Mr. Speaker, I rose back in February and then again later on regarding an issue that is of great concern to the people in Nova Scotia and New Brunswick around the Bay of Fundy, and that is the rising sea levels as an effect of global warming.
Right off the bat, I want to thank the Minister of the Environment for his prompt response, both in trying to understand the problem and bringing the people that needed to understand it, and then also the actions he took to start the process to assess the potential damage. It is exactly what should have been done and I appreciate his actions very much.
This all came from a study done by the United Nations panel on climate change, which identified the Bay of Fundy as one of the two regions in Canada, and in fact all of North America, which would be most vulnerable in the case of rising sea levels, which is accepted now as something that will happen. There are different versions of how bad it will be and exactly when it will happen, but it is very consistent. All of the studies by academics, the Government of Canada, and the United Nations panel on climate change predict that sea levels will rise. It is just a matter of how much and when.
It does not matter how much it rises in the Bay of Fundy, it is going to cause damage. Communities, like Advocate, which are actually below sea level at high tide and are only protected by a dike system will be flooded if the sea levels rise any amount at all.
I do believe that the Bay of Fundy will be affected more than any other region because everything is exaggerated in the Bay of Fundy. A tide which is six or seven feet high outside of the Bay of Fundy can be 30, 40, or even as high as 50 feet in the Bay of Fundy, so any rise in sea level will have an exaggerated effect at the head of the Bay of Fundy. Many communities in Nova Scotia, such as Truro and Advocate, Parrsboro, and many in New Brunswick, such as Moncton, Dorchester, Memramcook and Sackville, will be very vulnerable to extensive damage.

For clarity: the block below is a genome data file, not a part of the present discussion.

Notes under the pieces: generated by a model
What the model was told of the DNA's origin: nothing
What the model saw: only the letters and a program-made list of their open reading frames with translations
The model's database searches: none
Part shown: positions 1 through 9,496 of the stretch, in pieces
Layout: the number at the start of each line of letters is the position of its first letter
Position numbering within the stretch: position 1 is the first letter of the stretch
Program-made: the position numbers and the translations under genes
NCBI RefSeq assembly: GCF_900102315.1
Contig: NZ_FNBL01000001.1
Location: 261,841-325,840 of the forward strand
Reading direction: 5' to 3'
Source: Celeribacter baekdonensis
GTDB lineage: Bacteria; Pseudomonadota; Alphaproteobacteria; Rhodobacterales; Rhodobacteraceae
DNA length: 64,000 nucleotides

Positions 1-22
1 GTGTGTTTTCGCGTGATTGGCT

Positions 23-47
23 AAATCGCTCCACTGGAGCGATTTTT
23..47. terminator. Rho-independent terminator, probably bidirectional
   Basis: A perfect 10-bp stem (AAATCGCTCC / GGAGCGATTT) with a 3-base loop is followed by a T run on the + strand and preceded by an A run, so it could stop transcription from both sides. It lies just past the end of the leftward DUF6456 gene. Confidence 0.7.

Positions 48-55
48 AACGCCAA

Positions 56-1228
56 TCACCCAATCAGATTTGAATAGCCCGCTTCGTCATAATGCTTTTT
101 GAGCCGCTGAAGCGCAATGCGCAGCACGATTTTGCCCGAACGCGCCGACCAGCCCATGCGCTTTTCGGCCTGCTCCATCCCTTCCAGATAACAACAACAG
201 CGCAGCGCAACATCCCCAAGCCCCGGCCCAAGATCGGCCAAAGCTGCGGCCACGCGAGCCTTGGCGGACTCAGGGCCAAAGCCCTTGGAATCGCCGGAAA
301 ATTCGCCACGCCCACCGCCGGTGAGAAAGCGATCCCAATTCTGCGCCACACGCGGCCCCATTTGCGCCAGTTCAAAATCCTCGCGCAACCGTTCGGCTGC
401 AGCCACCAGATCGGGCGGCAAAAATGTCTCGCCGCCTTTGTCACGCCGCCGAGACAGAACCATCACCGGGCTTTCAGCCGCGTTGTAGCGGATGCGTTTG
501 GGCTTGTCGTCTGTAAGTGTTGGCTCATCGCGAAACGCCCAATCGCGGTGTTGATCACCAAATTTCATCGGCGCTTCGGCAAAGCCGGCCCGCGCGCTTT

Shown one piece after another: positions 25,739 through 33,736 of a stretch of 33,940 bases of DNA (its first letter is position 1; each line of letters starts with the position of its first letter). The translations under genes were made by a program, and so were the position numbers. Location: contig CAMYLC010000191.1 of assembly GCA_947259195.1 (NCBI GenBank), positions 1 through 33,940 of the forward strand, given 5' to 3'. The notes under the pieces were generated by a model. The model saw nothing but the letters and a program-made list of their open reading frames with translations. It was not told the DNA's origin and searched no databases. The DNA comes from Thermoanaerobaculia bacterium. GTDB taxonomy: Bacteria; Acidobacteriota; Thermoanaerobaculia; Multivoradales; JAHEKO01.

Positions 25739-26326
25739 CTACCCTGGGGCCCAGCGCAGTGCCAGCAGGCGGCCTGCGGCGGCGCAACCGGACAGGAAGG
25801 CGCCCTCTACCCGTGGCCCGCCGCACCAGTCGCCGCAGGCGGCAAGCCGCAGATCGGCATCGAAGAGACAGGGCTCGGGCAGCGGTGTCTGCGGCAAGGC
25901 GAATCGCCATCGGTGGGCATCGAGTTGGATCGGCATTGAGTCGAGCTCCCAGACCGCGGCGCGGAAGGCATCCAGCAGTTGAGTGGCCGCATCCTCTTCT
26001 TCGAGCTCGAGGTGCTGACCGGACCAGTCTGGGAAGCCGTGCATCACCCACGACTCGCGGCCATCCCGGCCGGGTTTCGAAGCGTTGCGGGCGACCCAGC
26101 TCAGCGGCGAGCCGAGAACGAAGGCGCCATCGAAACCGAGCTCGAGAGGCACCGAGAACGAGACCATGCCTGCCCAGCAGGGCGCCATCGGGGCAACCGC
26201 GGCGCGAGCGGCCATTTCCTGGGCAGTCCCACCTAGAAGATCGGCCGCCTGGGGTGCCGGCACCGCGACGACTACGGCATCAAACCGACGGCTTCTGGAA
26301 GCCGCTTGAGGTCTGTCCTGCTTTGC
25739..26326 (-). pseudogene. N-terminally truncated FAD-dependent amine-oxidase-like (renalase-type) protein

I asked at the time if the minister and his officials would start a process to do a review. They have now, I understand, developed a process where they are going to map the present dike lands between Amherst and Sackville, which is the right thing to do. They are going to do a projection of sea level rise. They are going to do coastal erosion rates. They are going to build a model to reflect the sea level rise and they are going to identify the dikes, infrastructure, buildings and communities that are going to be at risk.
Again, I believe that this is exactly the right thing to do and the right steps to take in the right order, so I do not have many pointed questions for the distinguished parliamentary secretary, but I would like to ask him if he has any more information on this study.
My understanding is that there has been $800,000 set aside to do this study on the area in the Bay of Fundy between Amherst and Sackville, which is generally agreed will be the most vulnerable because it is at a very low sea level there. I wonder if he has any information that he could share with the House, and if he does not, could he agree to provide it at a later date.